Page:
Gaston County football coaches ride along with police to help prevent violence

“I mean, as a coach, it’s not just about coaching the kid to be good at football,” one coach said.
A group of Gaston County football coaches are taking time off the field to make a difference in their community.
Published: Jul. 7, 2022 at 10:51 PM EDT
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GASTONIA, N.C. (WBTV) - A group of Gaston County football coaches are taking time off the field to make a difference and deter violence in their community.

Since late May, WBTV has reported on at least two shootings and two deaths in the Highland community in Gastonia – an area in which some of the coaches grew up.

Last year, they say there was a lot of chaos involving youth and fireworks.

They wanted to help prevent that from happening again this year, but they also wanted to see what’s going on with youth outside of school hours.

While you were watching fireworks on July 4, the coaches were taking a ride along with Gastonia Police.

“Everybody knows in our community the trust for police is at a low, and for me to be able to tell my kids to trust the police, then I have to 100 percent trust the police,” Darius James, football coach at Ashbrook High, said.

Growing up in the Highland area, James, along with Hunter Huss coach Randy Thompson, know about the history of violence involving youth.

“They don’t have any ulterior things to look forward to - something to get involved with - and that’s one of the reasons myself, Coach Brewer, Coach James, other coaches in the area, community leaders – that’s why we’ve come together – many of the pastors – trying to find things for these young people to do, so they’re not joining gangs or resulting in violence,” Thompson said.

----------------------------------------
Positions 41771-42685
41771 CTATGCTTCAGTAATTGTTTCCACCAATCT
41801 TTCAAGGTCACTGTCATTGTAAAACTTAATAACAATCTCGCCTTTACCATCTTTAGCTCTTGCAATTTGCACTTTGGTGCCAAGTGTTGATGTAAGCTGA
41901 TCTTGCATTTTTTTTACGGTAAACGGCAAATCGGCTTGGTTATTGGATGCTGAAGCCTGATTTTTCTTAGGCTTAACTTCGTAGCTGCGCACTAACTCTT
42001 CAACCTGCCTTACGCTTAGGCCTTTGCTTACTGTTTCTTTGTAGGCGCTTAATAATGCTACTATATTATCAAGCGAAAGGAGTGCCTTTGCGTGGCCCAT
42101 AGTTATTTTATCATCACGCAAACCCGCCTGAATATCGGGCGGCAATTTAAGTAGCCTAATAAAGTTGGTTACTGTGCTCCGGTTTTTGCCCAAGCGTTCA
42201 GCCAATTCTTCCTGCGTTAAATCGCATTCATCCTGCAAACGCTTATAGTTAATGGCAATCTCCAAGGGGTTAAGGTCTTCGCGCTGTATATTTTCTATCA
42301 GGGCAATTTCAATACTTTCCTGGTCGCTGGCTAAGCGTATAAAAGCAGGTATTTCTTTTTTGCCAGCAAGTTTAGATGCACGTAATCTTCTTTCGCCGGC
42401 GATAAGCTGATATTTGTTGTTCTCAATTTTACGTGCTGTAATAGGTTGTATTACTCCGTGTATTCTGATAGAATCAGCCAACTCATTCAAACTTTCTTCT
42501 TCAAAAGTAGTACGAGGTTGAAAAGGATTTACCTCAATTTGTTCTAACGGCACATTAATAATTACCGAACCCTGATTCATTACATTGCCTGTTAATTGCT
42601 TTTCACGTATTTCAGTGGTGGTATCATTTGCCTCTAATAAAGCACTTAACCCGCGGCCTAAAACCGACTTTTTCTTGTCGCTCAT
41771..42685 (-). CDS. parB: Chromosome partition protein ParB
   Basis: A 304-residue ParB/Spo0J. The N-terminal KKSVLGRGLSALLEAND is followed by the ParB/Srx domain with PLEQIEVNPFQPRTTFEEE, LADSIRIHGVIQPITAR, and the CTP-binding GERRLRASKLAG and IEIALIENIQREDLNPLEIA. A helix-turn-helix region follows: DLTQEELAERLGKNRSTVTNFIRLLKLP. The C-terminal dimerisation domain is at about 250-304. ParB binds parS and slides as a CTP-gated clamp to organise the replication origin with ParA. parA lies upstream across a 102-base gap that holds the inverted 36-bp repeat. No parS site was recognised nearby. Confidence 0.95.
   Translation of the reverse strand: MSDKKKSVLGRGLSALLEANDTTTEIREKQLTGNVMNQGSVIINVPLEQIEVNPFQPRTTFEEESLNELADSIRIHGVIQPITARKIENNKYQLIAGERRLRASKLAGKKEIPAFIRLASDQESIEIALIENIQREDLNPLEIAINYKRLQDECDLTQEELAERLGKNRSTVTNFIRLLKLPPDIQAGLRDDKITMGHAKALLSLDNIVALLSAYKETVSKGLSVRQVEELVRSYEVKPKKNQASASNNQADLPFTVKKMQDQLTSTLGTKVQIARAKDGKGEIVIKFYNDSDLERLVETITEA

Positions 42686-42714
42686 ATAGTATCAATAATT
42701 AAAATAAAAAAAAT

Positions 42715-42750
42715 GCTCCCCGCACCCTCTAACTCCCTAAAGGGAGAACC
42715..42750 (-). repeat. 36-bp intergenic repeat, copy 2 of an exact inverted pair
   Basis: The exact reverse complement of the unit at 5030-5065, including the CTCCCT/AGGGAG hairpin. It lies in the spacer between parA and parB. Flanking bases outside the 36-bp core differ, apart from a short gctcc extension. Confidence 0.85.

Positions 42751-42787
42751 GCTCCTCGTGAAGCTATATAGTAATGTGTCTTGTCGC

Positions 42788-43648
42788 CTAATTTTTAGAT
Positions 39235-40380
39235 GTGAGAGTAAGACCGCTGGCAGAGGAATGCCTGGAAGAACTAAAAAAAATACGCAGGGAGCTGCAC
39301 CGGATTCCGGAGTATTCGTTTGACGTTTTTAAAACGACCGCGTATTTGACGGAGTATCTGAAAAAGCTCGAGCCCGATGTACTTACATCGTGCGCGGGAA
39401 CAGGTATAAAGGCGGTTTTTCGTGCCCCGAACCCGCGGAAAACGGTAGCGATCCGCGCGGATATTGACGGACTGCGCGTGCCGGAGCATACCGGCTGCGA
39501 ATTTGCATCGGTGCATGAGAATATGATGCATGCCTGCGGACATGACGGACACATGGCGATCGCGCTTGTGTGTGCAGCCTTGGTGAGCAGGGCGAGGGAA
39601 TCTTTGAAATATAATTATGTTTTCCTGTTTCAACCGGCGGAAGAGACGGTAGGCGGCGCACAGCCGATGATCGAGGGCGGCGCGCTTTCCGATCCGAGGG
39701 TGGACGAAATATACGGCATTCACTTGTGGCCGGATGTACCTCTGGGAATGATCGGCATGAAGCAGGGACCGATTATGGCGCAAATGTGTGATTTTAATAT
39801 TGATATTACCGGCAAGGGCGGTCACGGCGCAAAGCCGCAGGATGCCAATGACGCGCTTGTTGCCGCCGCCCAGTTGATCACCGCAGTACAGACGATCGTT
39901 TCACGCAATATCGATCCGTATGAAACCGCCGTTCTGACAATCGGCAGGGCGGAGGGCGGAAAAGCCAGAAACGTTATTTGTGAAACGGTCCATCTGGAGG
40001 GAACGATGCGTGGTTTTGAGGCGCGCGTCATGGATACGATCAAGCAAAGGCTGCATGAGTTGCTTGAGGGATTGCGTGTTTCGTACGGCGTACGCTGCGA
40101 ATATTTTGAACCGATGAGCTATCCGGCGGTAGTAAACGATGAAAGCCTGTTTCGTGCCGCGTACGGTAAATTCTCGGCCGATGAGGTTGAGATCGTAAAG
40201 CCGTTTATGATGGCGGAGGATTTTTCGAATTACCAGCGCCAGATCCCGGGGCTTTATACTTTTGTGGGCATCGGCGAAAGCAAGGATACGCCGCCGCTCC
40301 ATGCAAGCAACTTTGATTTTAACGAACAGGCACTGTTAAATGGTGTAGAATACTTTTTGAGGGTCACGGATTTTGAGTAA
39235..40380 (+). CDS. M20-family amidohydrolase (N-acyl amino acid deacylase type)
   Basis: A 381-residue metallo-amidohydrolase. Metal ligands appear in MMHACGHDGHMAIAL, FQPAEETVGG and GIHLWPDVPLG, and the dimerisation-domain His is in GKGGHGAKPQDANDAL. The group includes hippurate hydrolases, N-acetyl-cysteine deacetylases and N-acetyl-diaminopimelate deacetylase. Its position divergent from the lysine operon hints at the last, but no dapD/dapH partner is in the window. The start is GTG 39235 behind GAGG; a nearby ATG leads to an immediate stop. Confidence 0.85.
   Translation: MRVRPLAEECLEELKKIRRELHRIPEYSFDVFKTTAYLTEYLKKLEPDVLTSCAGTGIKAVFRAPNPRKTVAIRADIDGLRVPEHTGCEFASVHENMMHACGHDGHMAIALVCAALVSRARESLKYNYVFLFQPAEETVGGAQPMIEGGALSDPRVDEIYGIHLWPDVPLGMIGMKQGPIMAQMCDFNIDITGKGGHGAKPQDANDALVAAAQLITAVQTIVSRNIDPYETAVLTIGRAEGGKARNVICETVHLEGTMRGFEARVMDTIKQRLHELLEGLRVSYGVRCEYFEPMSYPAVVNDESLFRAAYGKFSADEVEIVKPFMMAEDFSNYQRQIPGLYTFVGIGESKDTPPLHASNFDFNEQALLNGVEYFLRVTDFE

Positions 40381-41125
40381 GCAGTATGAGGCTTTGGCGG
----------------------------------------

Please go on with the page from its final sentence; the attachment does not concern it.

To get there, they wanted to also better understand what police are dealing with on their end.

“For me, it was all about just kind of bridging that gap, getting a better understanding of what all they go through, at the same time, letting them know what we as coaches hear,” North Gaston coach Jabari Brewer said.

Brewer and the other coaches wear many hats and play many roles.

Their involvement in the lives of youth outside of school is critical.

“I mean, as a coach, it’s not just about coaching the kid to be good at football,” Brewer said. “It’s really teaching them life skills.”

That means being a role model even if it’s off the field.

“I think there were youth shooting fireworks at one of the officers’ cars, so I know when myself, Coach James, I believe Coach Brewer was on the other side of the neighborhood - when we pulled up, it was a large crowd, and slowly but surely, I think the word started to spread there was a Huss and Ashbrook coach sitting in the police cars, and slowly but surely, you start seeing youth kind of disperse,” Thompson said while reflecting on the ridealong.

Their visibility, Gastonia Police Department’s Rick Goodale said, could help the community as a whole.

“They have that built in trust factor so when we can partner with these individuals, these leaders in the community, it really benefits everybody,” Goodale said.

Going forward, Thompson wants to have a sit-down with community leaders and youth and come up with solutions from there.

“A lot of young people, the one thing they’ll tell you is they feel like nobody is listening to them,” Thompson said.

They want to present youth with new, meaningful opportunities.

“Being able to have police officers that look like those in that community could be something to bridge that gap as well,” James said.

Brewer also said that he talked to police about programs helping kids who may be interested in getting into law enforcement and potentially inviting officers into schools.

The coaches have a number of ideas to continue this conversation and foster that relationship between police and the community.

Related: ‘Violence interrupters’ looking to transform lives, change Beatties Ford area

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